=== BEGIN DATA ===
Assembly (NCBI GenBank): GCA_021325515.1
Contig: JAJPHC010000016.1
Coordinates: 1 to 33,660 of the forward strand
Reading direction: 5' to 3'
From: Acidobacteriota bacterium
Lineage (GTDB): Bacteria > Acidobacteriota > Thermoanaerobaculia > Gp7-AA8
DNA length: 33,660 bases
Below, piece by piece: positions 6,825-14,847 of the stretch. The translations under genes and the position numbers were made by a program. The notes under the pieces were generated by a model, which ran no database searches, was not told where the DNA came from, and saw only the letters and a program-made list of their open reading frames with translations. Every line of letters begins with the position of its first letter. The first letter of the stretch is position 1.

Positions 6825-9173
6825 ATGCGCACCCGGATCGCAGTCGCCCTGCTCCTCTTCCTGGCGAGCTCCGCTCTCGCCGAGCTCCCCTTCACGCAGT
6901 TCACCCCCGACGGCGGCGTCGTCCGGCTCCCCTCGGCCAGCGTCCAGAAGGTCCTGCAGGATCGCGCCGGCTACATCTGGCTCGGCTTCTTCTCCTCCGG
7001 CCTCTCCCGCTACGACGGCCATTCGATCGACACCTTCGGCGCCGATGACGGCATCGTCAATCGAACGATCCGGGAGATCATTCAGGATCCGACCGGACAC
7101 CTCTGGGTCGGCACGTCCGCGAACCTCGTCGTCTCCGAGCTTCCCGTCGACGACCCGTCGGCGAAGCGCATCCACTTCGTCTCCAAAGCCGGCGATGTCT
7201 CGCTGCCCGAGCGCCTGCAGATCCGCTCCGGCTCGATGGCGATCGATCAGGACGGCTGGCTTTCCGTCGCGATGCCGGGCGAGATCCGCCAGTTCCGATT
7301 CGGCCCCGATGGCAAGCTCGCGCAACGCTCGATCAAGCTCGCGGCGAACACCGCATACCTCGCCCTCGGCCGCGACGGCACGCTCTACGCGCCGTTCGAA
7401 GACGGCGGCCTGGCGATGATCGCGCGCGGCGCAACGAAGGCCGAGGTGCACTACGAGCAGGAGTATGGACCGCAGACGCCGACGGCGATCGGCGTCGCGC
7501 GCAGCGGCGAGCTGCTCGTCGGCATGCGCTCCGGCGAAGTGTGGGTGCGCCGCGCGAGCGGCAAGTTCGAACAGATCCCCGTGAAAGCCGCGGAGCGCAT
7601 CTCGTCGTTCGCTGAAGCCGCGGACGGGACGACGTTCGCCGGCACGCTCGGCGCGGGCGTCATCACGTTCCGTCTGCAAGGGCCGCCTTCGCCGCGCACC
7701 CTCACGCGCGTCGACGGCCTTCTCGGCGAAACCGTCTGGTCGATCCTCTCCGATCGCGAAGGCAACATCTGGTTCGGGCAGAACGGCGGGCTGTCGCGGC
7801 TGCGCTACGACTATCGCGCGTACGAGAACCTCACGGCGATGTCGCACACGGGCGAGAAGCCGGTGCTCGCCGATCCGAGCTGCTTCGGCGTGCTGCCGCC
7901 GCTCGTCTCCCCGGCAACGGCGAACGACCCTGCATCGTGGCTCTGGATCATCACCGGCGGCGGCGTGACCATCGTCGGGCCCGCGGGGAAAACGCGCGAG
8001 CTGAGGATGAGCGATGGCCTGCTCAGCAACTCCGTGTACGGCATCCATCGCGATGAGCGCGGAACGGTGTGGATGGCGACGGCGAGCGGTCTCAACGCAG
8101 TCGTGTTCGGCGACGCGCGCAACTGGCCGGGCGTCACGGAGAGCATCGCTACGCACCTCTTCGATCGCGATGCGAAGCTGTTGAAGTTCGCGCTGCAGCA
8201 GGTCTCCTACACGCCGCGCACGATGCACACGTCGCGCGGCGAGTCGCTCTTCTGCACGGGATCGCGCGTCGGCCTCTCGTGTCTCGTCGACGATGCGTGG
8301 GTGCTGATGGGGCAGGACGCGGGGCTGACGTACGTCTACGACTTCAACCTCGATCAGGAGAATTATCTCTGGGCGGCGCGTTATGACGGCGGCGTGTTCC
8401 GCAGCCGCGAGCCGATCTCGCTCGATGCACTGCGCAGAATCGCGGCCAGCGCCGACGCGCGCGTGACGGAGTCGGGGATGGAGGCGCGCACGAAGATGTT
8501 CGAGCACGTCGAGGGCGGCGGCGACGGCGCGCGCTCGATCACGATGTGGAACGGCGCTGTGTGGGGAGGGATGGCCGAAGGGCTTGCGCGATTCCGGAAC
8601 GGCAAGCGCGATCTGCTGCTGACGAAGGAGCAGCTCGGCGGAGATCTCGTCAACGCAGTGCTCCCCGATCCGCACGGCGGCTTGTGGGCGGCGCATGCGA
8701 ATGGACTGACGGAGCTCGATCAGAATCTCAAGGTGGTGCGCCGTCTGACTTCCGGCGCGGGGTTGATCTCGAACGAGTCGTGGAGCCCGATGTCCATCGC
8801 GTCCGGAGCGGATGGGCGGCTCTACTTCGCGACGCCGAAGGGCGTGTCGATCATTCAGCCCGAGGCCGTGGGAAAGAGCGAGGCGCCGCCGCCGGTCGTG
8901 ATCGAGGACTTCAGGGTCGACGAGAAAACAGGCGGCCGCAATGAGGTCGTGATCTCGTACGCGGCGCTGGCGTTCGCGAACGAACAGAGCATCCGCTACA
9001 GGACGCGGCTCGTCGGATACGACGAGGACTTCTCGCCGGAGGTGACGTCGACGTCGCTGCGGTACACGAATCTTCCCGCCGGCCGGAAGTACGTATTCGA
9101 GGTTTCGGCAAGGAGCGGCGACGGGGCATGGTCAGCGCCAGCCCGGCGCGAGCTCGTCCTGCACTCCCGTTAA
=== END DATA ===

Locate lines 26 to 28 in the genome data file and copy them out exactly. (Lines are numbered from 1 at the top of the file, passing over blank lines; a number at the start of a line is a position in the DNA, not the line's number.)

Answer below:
8401 GCAGCCGCGAGCCGATCTCGCTCGATGCACTGCGCAGAATCGCGGCCAGCGCCGACGCGCGCGTGACGGAGTCGGGGATGGAGGCGCGCACGAAGATGTT
8501 CGAGCACGTCGAGGGCGGCGGCGACGGCGCGCGCTCGATCACGATGTGGAACGGCGCTGTGTGGGGAGGGATGGCCGAAGGGCTTGCGCGATTCCGGAAC
8601 GGCAAGCGCGATCTGCTGCTGACGAAGGAGCAGCTCGGCGGAGATCTCGTCAACGCAGTGCTCCCCGATCCGCACGGCGGCTTGTGGGCGGCGCATGCGA